Taser Drones: Go or No?



Axon’s taser drones are designed to locate and tase possible shooters.

Jasmine L. and River Y.

As school shootings occur across America, the most recent (at this article’s publication) is the Nashville shooting in Tennessee, which took the lives of six people; the only way to stop the shooter, for now, is by overpowering force, usually by law enforcement. But as technology evolves, that is going to change.

In June 2022, a technology and weaponry manufacturing company called Axon had the idea to create remote-controlled drones armed with tasers to end a campus threat. However, the project stopped when some members of Axon’s ethics committee resigned in protest.

In an interview by NPR.org, Axon’s founder and CEO said, “We are pausing work on this project and refocusing to further engage with key constituencies to fully explore the best path forward.”

Some Day Creek students expressed enthusiasm about the project.

“It would be cool, it would be more cost efficient, and fewer lives would be sacrificed. It’s probably cheaper to buy one taser on a drone than to buy several tasers for several humans,” said 7th grader Wayne C.

It is, in fact, more affordable to buy a taser drone than to hire law enforcement and arm them with tasers. According to Glassdoor.com, a police officer in California earns an average salary of $65,000. Tasers cost between $400-$1500 each, whereas a taser drone only costs $1000 per year (not including maintenance fees).

While some students see a benefit to these drones on campus, other students disagree. They fear the technology would be a safety hazard. 

“I think it is stupid because students could get tased by [the drones]. It can protect the students and all, but I still see a student accidentally getting tased by it,” said Sifan G.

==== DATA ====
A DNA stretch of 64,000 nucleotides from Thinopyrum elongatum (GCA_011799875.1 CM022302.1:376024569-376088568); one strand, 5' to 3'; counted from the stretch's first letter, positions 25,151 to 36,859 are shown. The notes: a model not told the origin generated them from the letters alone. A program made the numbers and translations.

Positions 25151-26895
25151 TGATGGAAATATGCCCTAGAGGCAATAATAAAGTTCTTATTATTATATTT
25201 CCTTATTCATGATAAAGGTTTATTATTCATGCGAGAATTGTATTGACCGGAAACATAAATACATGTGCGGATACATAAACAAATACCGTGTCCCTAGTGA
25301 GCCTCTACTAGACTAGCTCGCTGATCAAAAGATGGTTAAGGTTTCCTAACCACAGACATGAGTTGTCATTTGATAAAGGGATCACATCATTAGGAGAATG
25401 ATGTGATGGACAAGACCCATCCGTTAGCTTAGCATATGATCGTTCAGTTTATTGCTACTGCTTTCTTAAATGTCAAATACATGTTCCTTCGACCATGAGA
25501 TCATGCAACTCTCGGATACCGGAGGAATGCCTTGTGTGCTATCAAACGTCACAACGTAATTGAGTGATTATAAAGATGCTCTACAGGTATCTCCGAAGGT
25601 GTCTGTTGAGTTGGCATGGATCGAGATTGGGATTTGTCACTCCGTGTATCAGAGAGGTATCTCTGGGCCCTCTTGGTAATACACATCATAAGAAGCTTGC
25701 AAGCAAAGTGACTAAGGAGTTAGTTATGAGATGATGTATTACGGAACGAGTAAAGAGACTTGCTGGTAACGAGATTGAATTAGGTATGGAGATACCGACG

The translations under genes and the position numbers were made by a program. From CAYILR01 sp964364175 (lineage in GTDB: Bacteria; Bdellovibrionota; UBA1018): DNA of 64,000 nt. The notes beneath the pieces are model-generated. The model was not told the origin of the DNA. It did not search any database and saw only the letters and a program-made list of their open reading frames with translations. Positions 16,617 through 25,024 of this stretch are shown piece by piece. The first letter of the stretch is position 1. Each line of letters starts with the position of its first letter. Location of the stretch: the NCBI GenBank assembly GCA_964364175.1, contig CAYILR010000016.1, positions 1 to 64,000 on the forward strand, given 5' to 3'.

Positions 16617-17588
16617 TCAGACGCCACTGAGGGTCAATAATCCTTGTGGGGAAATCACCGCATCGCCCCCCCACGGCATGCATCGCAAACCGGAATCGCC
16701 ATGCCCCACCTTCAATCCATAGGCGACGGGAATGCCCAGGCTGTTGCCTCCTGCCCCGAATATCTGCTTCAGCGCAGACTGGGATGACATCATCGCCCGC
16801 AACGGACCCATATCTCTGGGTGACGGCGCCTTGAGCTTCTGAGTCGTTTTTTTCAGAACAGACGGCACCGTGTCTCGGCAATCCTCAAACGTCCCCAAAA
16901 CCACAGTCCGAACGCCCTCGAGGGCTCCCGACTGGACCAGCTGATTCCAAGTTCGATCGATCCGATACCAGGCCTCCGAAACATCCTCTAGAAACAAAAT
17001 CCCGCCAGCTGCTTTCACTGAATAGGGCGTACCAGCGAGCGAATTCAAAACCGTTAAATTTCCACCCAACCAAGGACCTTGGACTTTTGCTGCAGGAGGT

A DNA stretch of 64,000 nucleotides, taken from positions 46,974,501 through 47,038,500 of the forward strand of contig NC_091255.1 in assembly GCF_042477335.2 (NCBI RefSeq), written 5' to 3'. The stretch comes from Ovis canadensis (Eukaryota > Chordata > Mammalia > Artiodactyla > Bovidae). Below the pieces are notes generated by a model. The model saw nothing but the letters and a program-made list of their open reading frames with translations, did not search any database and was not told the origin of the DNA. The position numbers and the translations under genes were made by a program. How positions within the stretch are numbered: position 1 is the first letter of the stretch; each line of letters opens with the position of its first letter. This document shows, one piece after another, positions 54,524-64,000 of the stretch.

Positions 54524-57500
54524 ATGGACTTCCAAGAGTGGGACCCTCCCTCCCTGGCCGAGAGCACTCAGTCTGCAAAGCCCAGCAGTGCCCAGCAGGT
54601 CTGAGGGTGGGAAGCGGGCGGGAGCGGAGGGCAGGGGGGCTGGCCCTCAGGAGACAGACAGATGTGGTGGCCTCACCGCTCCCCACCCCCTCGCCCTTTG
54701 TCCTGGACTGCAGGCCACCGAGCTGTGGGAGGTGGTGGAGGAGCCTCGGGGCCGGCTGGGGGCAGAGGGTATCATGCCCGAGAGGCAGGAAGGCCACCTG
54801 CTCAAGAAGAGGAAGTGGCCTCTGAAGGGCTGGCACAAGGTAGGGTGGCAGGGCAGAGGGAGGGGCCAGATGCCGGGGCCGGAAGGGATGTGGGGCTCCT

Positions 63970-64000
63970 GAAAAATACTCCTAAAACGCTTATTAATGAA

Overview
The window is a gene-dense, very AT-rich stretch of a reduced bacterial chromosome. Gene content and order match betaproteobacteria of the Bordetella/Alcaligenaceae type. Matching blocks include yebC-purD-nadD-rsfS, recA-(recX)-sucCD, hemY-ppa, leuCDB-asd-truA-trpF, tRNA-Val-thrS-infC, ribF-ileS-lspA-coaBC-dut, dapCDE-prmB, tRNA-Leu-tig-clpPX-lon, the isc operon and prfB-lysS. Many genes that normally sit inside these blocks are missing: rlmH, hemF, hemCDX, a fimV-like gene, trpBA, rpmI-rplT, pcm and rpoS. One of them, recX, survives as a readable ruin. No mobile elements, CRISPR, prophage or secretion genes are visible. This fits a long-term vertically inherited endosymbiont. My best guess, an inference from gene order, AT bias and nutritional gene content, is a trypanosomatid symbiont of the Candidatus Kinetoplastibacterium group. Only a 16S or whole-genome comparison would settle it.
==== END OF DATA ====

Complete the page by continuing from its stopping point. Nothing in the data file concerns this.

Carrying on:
According to Fast Company, taser drones would be installed on class ceilings. If an active shooter is detected inside a room, a drone would be deployed to locate and tase a potential shooter. 

Despite the potential benefits, drones also raise safety concerns if there were a malfunction or a false-alarm.

“Having the drones around constantly or released when there’s a false warning could get dangerous and very chaotic. It’s not a person. You can’t just tell it to stop. It’ll just keep firing,” said Sydney T.

Though automatically released, the drones intend to be monitored by humans and AI, with available controls such as panic buttons through cameras. These tools can be used to decrease the possibility of a false-alarm and improve the drones’ reaction times.

There are also concerns about the necessity of drones on a campus where a threat is generally non-existent. 

“If it is a more safe community, we don’t have as much risk of a shooting happening. There’s a higher risk that it’ll end up harming citizens instead of helping them,” said Ruiee S. 

If needed, drones do not demonstrate emotion nor offer comfort toward bystanders.

“Drones can’t reassure students or help them feel safe, so they’re just guns flying around in the sky,” said Sydney T. 

Although it may seem like science fiction, schools with weaponized drones may be a reality as  security modernizes with campus needs.  

“We’re more dependent on technology now; these drones would help save lives. I’d feel safer knowing that there are devices used to help protect us without risking other people’s lives,” said Wayne C.